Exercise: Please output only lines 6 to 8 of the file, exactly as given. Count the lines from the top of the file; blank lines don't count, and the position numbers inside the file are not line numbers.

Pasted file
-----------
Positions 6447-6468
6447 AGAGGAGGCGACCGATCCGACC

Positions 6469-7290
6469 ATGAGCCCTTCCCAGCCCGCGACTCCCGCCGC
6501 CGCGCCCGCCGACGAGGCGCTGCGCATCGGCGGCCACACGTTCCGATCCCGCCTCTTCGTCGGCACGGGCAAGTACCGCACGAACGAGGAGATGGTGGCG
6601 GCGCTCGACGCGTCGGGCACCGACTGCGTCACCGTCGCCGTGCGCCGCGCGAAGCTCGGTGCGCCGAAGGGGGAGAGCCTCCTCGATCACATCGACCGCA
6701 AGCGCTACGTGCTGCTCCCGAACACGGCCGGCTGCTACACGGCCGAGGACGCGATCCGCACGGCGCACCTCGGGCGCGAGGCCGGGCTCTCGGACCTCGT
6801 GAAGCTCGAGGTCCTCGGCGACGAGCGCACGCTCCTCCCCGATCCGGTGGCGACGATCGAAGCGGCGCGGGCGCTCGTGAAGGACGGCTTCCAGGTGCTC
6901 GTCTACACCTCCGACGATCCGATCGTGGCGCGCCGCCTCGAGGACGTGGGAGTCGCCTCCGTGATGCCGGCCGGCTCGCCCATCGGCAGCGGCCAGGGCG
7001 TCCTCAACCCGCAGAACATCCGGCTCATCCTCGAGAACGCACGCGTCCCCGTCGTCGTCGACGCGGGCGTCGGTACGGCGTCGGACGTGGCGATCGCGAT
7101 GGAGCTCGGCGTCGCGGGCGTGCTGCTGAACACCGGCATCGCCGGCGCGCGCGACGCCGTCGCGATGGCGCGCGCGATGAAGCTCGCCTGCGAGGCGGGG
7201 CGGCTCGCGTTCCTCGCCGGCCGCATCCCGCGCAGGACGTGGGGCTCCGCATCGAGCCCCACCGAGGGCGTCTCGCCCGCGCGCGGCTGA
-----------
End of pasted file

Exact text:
6601 GCGCTCGACGCGTCGGGCACCGACTGCGTCACCGTCGCCGTGCGCCGCGCGAAGCTCGGTGCGCCGAAGGGGGAGAGCCTCCTCGATCACATCGACCGCA
6701 AGCGCTACGTGCTGCTCCCGAACACGGCCGGCTGCTACACGGCCGAGGACGCGATCCGCACGGCGCACCTCGGGCGCGAGGCCGGGCTCTCGGACCTCGT
6801 GAAGCTCGAGGTCCTCGGCGACGAGCGCACGCTCCTCCCCGATCCGGTGGCGACGATCGAAGCGGCGCGGGCGCTCGTGAAGGACGGCTTCCAGGTGCTC